I previously wrote about using the New Application wizard in ModusToolbox and showed you the BlinkyLED project. Now I want to show you another template that I believe will be more useful to you in the long run. It is called PioneerKitApp and it supports both the PSoC 6 Pioneer kits - CY8CKIT-062-BLE and CY8CKIT-062-WIFI-BT. When you highlight the template in the wizard it tells you the following about the project.
Basic peripheral configuration for the PSoC 6 Pioneer kits (CY8CKIT-062-*). Debug is enabled and platform clocks are set for high performance (144MHz CLK_FAST for CM4 core and 72MHz CLK_SLOW for CM0+) but with a peripheral-friendly CLK_PERI frequency (72MHz). In addition the user LEDs and switch, KitProg3 UART and I2C bridges, and CapSense buttons and slider are configured.
My job involves creating a lot of projects and almost every one of them blinks an LED or prints a message to the UART at some point. Depending upon how well my day is going the message might be "PSoC Rocks!" or, if things aren't going so well, something a little less repeatable! But I digress, the point is that I get really fed up of configuring pins and UARTs every day. So I created a template and my boss told I should share it with you.
When you create the application ModusToolbox opens up the file setup_readme.txt automatically. This file describes all the settings I made in the configurator tools... clocks, pins, UART, I2C and CapSense. This means I can start programming without even opening the configurators. For example, here is a program to print a message and toggle an LED. I wrote this code immediately after creating the application without worrying about configuring peripherals, adding middleware (to support printf), picking libraries, choosing part numbers, setting include paths, or any of that nonsense.
int count = 0;
Cy_SCB_UART_Init( KIT_UART_HW, &KIT_UART_config, &uart_context );
Cy_SCB_UART_Enable( KIT_UART_HW );
Cy_GPIO_Inv( KIT_LED1_PORT, KIT_LED1_PIN );
printf( "Message #%d\r\n", ++count );
Cy_SysLib_Delay( 500 );
Let's dig in a little. First of all, notice that I am using printf(), which is defined in the usual C stdio.h header file. This is supported by the retarget_io middleware package that adds three files to the application - retarget_io.c, stdio_user.c and stdio_user.h - which you can see highlighted in the project here.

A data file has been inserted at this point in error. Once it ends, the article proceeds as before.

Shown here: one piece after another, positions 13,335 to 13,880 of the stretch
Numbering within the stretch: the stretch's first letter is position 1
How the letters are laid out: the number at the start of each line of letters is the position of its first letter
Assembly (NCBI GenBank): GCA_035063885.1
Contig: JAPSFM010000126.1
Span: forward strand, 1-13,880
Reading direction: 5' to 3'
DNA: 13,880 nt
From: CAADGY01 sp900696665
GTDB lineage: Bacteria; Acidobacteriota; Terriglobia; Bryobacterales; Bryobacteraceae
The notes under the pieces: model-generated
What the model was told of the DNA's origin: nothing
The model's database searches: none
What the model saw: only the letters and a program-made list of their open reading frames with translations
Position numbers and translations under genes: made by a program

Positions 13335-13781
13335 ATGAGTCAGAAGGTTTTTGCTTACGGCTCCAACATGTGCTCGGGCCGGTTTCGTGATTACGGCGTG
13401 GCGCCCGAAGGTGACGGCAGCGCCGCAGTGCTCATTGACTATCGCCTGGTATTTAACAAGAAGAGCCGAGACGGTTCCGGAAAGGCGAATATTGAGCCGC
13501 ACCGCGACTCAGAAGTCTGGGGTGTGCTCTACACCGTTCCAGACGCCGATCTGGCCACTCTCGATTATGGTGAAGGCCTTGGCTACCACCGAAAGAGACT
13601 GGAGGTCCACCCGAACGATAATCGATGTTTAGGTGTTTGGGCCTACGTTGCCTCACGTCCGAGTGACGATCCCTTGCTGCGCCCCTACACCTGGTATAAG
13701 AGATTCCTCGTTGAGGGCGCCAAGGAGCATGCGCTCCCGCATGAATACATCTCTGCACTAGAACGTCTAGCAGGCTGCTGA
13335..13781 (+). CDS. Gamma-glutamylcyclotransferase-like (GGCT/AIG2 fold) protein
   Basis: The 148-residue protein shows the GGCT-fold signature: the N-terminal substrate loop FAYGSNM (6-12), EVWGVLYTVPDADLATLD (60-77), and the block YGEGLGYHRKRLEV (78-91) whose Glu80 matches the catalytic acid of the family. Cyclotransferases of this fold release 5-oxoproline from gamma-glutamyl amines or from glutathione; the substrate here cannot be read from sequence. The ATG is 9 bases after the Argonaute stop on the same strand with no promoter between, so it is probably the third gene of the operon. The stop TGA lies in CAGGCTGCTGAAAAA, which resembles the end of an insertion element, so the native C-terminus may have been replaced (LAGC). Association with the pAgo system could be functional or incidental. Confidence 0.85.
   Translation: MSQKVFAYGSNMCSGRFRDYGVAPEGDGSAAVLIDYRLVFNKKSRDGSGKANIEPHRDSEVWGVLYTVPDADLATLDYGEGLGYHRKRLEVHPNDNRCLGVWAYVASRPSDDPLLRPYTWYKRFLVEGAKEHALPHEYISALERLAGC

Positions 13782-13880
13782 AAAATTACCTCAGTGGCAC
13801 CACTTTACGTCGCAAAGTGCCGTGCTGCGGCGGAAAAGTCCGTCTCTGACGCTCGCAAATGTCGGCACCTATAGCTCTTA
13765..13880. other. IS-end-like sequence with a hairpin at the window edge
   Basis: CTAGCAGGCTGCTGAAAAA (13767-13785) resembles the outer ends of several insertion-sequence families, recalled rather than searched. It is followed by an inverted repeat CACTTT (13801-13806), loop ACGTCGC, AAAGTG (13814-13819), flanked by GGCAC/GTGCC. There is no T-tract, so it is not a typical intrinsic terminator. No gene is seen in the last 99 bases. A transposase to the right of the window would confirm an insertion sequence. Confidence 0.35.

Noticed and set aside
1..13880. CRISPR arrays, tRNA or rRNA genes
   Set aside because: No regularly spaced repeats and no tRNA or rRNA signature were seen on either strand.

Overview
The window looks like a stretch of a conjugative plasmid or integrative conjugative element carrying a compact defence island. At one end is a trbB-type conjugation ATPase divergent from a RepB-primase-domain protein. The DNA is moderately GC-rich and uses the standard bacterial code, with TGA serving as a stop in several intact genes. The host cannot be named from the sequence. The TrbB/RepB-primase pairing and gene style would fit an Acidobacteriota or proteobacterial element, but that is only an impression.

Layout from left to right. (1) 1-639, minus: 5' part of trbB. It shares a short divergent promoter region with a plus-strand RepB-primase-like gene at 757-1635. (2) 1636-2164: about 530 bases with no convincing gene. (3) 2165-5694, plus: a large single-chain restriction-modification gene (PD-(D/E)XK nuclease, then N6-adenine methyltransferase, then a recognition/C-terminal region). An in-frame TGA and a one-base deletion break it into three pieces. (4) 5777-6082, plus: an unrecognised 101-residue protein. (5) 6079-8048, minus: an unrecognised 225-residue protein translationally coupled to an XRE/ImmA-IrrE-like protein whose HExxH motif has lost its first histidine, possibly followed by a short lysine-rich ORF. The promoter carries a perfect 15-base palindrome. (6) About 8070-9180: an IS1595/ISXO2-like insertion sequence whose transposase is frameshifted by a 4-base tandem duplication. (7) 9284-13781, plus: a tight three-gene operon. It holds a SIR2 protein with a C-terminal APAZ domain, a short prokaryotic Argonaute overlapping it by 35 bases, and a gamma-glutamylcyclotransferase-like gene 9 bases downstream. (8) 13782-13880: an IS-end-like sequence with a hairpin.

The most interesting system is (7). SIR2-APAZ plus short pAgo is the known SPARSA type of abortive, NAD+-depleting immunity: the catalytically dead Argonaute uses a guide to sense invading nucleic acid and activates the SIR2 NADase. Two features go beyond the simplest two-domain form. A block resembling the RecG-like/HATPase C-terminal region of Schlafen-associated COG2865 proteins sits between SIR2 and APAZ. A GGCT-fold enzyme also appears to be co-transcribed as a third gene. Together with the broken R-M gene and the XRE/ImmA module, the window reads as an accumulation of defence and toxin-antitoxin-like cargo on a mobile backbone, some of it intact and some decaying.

The "user" files are placed into the Source folder because they are intended to be user-modifiable. In the template I already did that to choose the serial block for the KitProg3 serial-USB bridge (so I can see the output in a PC terminal emulator like teraterm). Here are the settings I made in stdio_user.h.
/* Must remain uncommented to use this utility */
#define IO_STDOUT_UART KIT_UART_HW
#define IO_STDIN_UART KIT_UART_HW
Where did that KIT_UART_HW macro come from? Or the KIT_LED_PORT macro for that matter? Well, they got set up in the device configurator. Here is a screenshot of the device configurator, where I have called the serial communication block #3 "KIT_UART" and given it the personality UART_v1.0 (I could have used I2C or SPI instead).
The configurator generates the KIT_UART_HW macro and the KIT_UART_config variable automatically, so writing the code is easy and fast. I did a similar thing for the LEDs, giving the orange LED the alias "KIT_LED1" so that the tool generates the PORT and PIN macros for me.
Next time, I'll show you a variation of this template that sets up FreeRTOS for you so you can get multi-tasking in no time at all.